Iodine Facts

This advice is for adults only (including pregnant and breastfeeding women); it is not suitable for children.

This sheet is for information only. It is not intended to replace medical diagnosis or other dietary information you have been given. Follow advice on foods to avoid if you are pregnant. Consult a dietitian or your GP if you are unsure about any information. If you need to see a dietitian, visit your GP for a referral or: for a private dietitian. Check that your dietitian is registered at Written by Dr Sarah Bath, Dietitian and Professor Margaret Rayman © University of Surrey. June 2012

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What does iodine do?

Photo of thyroid

Iodine is a mineral that is important for health. It is needed to make hormones in the thyroid. These hormones are needed for many body processes including growth, metabolism and for the development of a baby’s brain during pregnancy and early life.


Do we get enough iodine in the UK?

For many years iodine intake in the UK was thought to be more than adequate but recent research has shown mild iodine deficiency in schoolgirls and pregnant women. There is now concern that many people may not be getting enough iodine.


How much iodine do I need?

Life stage

Iodine required per day (mcg)*



Pregnant women


Breastfeeding women


*WHO requirements


Before and during pregnancy and breastfeeding 

As iodine is required from the early stages of pregnancy, you should make sure you have been having enough iodine in your diet for several months before you get pregnant. This is because you can build up good stores of iodine in your thyroid before you become pregnant which helps it to function well during pregnancy. Therefore if you are of childbearing age, and especially if you are planning a pregnancy, you should ensure that you meet the adult requirement for iodine.

During pregnancy, the amount of iodine you need increases. This is because you have to make sufficient thyroid hormones to transfer to your baby to help its brain develop correctly. You also supply all the iodine that the baby needs. Iodine deficiency in pregnancy may have serious consequences for your child so it is very important that you meet that higher iodine requirement if you are pregnant. Breastfeeding mums still need a higher amount of iodine, so their breast milk has enough iodine for their baby. This is because the brain is still developing.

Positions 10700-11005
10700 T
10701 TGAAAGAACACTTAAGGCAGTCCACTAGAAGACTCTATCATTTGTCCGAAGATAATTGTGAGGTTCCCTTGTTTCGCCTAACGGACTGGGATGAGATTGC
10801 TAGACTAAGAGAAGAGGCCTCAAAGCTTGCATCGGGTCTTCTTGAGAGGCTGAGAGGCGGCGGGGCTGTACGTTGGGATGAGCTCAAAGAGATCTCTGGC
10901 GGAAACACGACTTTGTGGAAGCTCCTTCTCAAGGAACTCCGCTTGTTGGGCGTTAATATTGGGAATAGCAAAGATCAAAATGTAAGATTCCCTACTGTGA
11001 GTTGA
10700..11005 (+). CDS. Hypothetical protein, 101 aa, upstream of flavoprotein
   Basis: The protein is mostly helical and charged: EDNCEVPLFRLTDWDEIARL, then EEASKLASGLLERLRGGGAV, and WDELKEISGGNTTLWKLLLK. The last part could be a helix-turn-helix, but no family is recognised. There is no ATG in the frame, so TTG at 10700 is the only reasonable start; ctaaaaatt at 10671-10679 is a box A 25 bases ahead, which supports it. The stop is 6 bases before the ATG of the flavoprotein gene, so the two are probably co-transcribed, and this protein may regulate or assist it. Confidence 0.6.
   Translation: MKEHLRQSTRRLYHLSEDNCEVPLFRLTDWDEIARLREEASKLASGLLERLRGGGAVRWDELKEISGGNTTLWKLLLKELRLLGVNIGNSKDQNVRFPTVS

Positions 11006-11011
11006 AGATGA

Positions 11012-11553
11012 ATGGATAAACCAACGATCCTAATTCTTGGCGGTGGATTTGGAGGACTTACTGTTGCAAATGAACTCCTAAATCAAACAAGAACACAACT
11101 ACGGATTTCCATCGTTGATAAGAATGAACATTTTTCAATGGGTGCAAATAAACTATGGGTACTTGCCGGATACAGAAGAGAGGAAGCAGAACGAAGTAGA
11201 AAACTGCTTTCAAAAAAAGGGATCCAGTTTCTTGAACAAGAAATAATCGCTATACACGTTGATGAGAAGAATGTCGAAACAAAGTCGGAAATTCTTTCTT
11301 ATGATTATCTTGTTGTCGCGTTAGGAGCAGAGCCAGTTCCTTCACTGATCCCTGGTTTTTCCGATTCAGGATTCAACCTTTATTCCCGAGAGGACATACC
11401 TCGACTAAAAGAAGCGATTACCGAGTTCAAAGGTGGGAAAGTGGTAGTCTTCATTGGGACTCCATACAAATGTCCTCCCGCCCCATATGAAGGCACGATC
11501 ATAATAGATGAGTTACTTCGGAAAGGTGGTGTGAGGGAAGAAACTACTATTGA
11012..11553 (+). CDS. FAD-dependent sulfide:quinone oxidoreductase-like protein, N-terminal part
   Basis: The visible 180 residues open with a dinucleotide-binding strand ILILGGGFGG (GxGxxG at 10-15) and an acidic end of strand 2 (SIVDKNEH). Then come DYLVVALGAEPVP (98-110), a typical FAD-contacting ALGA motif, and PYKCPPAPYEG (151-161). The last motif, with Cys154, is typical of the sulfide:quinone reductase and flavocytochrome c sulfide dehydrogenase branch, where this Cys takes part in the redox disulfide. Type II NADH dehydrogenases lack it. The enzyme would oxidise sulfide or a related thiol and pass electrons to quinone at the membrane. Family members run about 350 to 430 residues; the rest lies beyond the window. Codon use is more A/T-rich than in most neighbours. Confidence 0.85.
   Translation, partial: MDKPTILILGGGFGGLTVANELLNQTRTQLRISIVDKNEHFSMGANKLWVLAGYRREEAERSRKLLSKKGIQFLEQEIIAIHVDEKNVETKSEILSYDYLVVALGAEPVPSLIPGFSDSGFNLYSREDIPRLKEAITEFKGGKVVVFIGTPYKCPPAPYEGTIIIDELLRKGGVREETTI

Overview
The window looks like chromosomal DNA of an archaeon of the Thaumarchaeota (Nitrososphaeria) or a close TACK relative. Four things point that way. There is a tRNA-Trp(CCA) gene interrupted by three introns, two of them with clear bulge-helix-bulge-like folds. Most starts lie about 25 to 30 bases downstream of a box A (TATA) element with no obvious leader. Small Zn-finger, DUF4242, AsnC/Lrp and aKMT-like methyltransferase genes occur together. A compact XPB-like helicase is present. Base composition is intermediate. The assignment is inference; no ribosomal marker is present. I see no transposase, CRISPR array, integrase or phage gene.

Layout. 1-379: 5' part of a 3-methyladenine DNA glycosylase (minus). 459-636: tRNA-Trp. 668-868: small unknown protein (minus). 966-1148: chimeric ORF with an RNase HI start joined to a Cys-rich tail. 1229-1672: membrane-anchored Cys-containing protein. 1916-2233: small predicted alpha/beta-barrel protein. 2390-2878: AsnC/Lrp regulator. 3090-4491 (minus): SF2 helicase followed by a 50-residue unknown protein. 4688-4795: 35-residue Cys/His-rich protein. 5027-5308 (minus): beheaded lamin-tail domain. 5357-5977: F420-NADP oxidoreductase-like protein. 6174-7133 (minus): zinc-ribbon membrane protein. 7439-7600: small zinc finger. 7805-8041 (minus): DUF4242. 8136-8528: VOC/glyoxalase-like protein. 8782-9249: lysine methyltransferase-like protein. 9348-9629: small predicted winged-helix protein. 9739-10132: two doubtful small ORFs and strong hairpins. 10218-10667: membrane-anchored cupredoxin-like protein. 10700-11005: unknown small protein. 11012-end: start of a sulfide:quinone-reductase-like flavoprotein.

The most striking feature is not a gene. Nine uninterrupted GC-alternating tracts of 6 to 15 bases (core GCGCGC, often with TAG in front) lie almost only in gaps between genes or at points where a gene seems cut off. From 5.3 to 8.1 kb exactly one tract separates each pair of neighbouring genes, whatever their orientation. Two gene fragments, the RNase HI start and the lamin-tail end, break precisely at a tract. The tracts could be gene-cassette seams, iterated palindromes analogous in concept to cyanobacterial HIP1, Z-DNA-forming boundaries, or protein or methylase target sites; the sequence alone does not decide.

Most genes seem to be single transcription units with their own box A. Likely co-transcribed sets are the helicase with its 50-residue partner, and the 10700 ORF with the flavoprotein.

What happens if I do not have enough iodine?

A low intake of iodine over a long period of time may cause the thyroid gland in the neck to increase in order to trap iodine; this swelling may be visible and is known as goitre. However, visible goitre due to low iodine intake is rare in the UK. 

It is more likely that having too little iodine in your diet will lead to low levels of thyroid hormones. If you

iodine blackboard

have a deficiency of iodine when you are pregnant, your baby’s brain may not develop as well as it could and this could affect your child’s ability to learn in later years; for instance, your child could have a lower IQ or poorer reading ability.


Where is iodine found in the diet?

Iodine is found in range of foods, the richest sources being fish and dairy products. Although seaweed is a concentrated source of iodine, it can provide excessive amounts (particularly brown seaweed e.g. kelp) and therefore eating it more than once a week is not recommended, especially during pregnancy.

For most people, milk and dairy products are theirPhoto of cheeseboard main sources of iodine. Research has shown that organic milk has a 40% lower iodine-content than conventional milk.